Salvarsan is an arsenic based drug introduced by Paul Ehrlich in 1910 to treat  syphilis, a difuse sexually transmitted disease. His systematic research of specific drugs able to cure particular disease was signing the initial steps of targeted chemotherapy.

Ehrlich was a medical student intrigued by the fact that some aromatic amines and other dyes could accumulate preferentially in specific microbes and provide a staining method. He also predicted that chemists would be able to create substance able to act as "magic bullets," able to exert their action selectively on the parasite present within the human body.

A team constituted by Ehrlich (medical doctor),  Alfred Bertheim (chemist) and Sahachiro Hata (bacteriologist), studied syphilis, an endemic disease that was incurable, and often deadly. At that time, scientists had identified a parasitic bacterium known as Treponema pallidum as the triggering cause of syphilis. The team was convinced that they could be able to identify a magic bullet capable of killing the syphilis-causing bacterium without harming its human host.

Starting from known organic arsenic compounds the team synthetized and evaluated hundreds of related organoarsenic compounds. Eachcompound was tested for biological activity, toxicity, and distribution in rabbits infected with the syphilis-causing bacteria. Compound number 606 (Salvarsan) proved to be the best candidate with a single dose curing the rabbits.

Salvarsan entered rapidly in clinical trials and proved extremelyeffective, particularly when compared with the conventional therapy of mercury salts.  Salvarsan was manufactured by Hoechst, a German chemical company and rapidly became the most widely prescribed drug in the world. This is the first blockbuster drug and remained the most effective drug for syphilis till 1940s, when penicillin became available.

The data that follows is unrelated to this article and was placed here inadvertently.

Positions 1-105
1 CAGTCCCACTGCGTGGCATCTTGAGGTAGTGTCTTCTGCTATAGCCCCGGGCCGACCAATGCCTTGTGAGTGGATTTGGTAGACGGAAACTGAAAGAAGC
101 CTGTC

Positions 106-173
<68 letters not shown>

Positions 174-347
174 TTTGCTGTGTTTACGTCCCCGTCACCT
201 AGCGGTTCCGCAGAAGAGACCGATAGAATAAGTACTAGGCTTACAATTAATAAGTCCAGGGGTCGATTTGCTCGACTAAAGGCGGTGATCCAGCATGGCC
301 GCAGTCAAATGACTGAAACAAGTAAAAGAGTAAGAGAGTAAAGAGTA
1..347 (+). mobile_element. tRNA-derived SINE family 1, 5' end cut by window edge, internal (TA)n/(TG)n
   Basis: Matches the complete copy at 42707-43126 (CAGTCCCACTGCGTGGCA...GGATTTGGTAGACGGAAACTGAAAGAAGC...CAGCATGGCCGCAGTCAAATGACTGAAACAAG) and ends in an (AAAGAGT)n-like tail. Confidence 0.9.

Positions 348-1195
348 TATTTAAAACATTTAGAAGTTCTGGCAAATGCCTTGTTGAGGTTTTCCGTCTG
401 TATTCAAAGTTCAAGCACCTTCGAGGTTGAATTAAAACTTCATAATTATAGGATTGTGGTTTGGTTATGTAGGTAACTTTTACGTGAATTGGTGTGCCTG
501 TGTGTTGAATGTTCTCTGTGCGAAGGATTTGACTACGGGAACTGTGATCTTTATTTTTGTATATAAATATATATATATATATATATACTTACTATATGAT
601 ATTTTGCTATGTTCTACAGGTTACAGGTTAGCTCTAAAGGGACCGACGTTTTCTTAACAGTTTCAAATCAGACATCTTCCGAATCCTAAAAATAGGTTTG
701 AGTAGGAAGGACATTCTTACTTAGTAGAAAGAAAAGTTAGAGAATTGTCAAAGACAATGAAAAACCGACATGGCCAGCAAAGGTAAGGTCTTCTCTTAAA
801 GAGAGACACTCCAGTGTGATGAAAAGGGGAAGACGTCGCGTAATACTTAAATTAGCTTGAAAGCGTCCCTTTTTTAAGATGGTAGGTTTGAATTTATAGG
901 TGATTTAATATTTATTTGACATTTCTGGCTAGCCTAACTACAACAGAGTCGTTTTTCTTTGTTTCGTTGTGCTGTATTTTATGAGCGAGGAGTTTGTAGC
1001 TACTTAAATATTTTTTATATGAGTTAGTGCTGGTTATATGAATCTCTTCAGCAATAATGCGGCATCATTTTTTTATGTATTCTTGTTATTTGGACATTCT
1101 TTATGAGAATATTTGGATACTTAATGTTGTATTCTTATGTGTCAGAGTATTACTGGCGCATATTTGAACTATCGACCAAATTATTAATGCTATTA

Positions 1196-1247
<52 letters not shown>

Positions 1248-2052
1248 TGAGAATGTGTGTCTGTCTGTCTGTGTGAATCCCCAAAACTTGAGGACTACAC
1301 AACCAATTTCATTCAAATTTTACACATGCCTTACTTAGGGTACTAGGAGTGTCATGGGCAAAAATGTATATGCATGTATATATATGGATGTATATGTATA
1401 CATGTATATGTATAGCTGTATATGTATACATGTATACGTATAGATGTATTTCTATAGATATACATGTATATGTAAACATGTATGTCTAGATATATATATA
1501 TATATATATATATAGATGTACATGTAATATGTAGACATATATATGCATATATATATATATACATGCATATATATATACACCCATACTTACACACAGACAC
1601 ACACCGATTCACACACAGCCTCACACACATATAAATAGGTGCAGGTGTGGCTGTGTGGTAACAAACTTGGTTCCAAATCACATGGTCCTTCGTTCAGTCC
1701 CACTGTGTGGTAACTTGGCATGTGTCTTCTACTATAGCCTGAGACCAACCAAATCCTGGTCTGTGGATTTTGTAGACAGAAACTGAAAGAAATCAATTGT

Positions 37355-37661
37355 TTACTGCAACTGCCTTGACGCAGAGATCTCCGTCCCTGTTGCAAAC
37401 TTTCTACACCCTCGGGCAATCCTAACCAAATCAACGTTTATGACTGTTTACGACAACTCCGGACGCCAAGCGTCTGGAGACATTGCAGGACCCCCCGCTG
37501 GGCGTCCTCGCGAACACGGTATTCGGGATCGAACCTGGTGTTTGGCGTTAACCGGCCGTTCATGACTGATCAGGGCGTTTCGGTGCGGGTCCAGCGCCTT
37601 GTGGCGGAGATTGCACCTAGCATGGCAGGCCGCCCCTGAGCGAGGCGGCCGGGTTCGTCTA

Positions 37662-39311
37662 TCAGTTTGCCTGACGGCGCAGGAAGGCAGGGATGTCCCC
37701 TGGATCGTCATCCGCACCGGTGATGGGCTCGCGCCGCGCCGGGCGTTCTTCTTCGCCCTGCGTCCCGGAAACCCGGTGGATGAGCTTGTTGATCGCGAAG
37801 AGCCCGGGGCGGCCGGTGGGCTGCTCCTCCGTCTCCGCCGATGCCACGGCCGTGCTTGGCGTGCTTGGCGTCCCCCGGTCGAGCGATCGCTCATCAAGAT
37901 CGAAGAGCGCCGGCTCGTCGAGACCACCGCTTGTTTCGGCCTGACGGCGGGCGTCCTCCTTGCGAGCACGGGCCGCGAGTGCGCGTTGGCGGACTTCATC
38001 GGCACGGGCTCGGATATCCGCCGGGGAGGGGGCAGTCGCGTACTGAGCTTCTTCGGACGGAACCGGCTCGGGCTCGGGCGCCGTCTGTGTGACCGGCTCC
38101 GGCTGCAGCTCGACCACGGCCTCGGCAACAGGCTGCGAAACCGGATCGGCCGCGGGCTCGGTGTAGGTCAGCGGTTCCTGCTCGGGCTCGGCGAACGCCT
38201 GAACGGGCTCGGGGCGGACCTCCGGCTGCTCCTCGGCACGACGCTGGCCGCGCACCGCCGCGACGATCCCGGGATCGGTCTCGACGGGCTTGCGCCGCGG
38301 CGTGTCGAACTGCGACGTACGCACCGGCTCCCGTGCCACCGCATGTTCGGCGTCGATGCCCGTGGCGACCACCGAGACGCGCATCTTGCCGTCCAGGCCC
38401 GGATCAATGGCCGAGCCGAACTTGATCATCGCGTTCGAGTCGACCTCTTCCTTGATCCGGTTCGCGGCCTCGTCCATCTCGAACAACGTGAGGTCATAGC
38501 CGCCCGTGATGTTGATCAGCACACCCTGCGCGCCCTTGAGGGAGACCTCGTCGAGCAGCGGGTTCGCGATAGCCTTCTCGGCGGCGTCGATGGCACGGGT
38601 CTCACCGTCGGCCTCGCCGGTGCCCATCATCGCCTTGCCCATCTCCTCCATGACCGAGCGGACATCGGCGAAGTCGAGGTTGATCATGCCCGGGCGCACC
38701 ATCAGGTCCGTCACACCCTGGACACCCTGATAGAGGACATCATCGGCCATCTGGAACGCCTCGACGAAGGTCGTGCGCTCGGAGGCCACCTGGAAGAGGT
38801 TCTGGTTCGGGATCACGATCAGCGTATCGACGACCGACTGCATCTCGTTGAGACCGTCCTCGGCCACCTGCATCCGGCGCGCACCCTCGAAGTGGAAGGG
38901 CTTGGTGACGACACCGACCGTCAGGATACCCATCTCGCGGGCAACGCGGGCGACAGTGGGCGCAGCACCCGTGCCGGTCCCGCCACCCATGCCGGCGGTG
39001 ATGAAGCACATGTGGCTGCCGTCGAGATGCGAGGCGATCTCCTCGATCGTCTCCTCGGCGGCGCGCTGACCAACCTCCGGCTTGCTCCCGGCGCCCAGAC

The drug was half successful with respect to the promises, in fact was the proof that synthetic drugs could be produced to treat disease, but was definitely not the magic bullet that Ehrlich dreamed about. Patients with an advanced stage of syphilis failed to respond to the drug; physicians found the drug difficult to handle and administer. Salvarsan dosage form was a powder that doctors had to dissolve in several hundred milliliters of sterilized water and injected intravenously.

Salvarsan administration produced side effects that in part were due to improper handling and administration of the drug. Ehrlich became involved in helping doctors standardize handling and administration of the drug and eventually developed an easier-to-handle derivative with improved water solubility.


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